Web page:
We now call attention to that which is central in prophecy, namely, the amazing description supplied of the Messiah many centuries before He came to this earth. A full portrait of Him was drawn in advance: one inspired artist after another adding fresh details, until the picture was complete. The Prophets, with one consent, gave witness to the Lord Jesus Christ, so that nothing remarkable befell Him and nothing great was done by Him which they did not foretell. Those prophecies were in the hands of the Jews, and translated into the Greek, generations before His birth, and were so well known that the Apostle Paul could say to king Agrippa that he taught no things, “than those which the Prophets and Moses did say should come: that Christ should suffer and that He should be the first that should rise from he dead” ( Acts 26:22,23).

    Thus did the fulfillment exactly correspond to the predictions made long before, for it pleased God to supply such an exact description of the Messiah that His identity should be indubitably established when He appeared among men: and thus the Jews were condemned by their Prophets for rejecting Him.

    The supernatural character of our Lord’s humanity was declared when it was said that He should be the woman’s “Seed” ( Genesis 3:15), unbegotten by a man: conceived and born of a “virgin” ( Isaiah 7:14).

    In Genesis 9:25-28, it was made known through which of the three sons of Noah the Messiah should issue, namely, Shem: for God would “dwell” in his “tents.” Later, it was revealed that Christ, according to the flesh, should be of the Abrahamic stock ( Genesis 22:18, and cf. Matthew 1:1). Still further was the compass narrowed, for of the twelve sons of Abraham’s grandson, Judah was chosen ( Genesis 49:10). Out of all the families of Judah, He would spring from the house of Jesse ( Isaiah 11:1). The place of His birth was specified ( Micah 5:2). The very time of His advent was mentioned ( Daniel 9:24-26). So definite were the Old Testament prophecies concerning Christ that the hope of Israel became the Messianic hope: all their expectations centered in His appearing. It is therefore the more remarkable that their sacred Scriptures contained another set of prophecies, telling of His being despised by His own nation and put to a shameful death.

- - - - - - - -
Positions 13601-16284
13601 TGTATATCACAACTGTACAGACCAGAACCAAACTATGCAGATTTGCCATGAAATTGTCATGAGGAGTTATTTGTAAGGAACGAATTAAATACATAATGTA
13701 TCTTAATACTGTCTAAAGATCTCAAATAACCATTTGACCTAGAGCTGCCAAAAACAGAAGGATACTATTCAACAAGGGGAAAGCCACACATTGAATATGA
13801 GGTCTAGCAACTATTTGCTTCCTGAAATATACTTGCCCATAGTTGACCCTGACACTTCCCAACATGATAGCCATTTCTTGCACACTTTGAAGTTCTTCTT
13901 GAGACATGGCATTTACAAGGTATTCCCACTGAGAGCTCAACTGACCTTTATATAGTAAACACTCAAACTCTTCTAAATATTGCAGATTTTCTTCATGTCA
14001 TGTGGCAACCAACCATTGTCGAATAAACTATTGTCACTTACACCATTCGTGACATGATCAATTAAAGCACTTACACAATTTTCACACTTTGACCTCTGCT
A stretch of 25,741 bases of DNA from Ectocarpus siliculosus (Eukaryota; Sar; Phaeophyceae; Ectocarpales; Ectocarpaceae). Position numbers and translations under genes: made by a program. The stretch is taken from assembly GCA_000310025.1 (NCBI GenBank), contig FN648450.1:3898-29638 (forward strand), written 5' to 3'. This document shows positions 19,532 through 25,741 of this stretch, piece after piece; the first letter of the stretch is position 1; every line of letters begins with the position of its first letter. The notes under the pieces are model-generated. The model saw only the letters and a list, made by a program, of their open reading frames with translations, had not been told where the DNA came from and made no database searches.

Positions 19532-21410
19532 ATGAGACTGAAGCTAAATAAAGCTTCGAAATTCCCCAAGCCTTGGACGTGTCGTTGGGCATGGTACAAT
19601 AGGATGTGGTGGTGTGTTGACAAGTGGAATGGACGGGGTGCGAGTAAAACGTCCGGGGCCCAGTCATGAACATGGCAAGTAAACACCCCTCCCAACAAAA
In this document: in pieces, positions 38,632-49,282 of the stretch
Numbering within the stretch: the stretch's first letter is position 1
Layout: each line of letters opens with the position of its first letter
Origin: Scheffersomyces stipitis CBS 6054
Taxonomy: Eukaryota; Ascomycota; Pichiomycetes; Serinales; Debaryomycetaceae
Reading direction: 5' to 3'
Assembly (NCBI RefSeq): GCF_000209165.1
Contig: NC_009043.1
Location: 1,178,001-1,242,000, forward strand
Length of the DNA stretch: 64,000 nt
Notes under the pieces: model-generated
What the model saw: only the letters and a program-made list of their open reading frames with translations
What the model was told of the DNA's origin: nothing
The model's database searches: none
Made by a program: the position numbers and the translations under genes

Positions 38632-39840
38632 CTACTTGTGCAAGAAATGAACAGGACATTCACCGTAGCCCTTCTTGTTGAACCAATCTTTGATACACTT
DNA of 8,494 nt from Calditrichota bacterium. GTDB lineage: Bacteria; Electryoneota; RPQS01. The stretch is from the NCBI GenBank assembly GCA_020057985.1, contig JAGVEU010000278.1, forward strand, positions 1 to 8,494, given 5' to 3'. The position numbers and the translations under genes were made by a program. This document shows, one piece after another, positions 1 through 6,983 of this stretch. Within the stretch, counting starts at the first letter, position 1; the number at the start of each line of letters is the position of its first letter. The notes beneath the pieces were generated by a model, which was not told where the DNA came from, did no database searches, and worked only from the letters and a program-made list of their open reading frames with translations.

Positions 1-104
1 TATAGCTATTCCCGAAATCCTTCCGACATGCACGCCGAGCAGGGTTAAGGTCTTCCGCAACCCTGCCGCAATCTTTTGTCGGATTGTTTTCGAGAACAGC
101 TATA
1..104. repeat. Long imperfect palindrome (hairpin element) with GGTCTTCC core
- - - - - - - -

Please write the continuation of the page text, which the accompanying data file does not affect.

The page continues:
Though Christ would preach good tidings to the meek, bind up the brokenhearted, and proclaim liberty to the captives of sin and Satan ( Isaiah 61:1), and though He should open the eyes of the blind, unstop the ears of the deaf, and make the lame leap as a hart ( Isaiah 35:5,6), yet utterly incredible as it appeared, He would be “despised and rejected of men” ( Isaiah 53:3). His back would be smitten, the hair plucked out of His cheeks, and His face covered with the vile spittle of those who hated Him ( Isaiah 1:6). He would be sold for “thirty pieces of silver” ( Zechariah 11:13), brought as a lamb to the slaughter, taken from prison and judgment, “cut off out of the land of the living” ( Isaiah 53:8). His death by crucifixion was revealed a thousand years beforehand ( Psalm 22:1). So, too, His being crucified with malefactors ( Isaiah 53:12), His being derided upon the Cross ( Psalm 22:7,8), His being offered vinegar to drink ( Psalm 69:2 1), as well as the soldiers gambling for His garments ( Psalm 22:1 8)—were all described. It was also foretold that He should rise from the dead ( Psalm 16:1,2), and ascend into Heaven ( Psalm 68:18).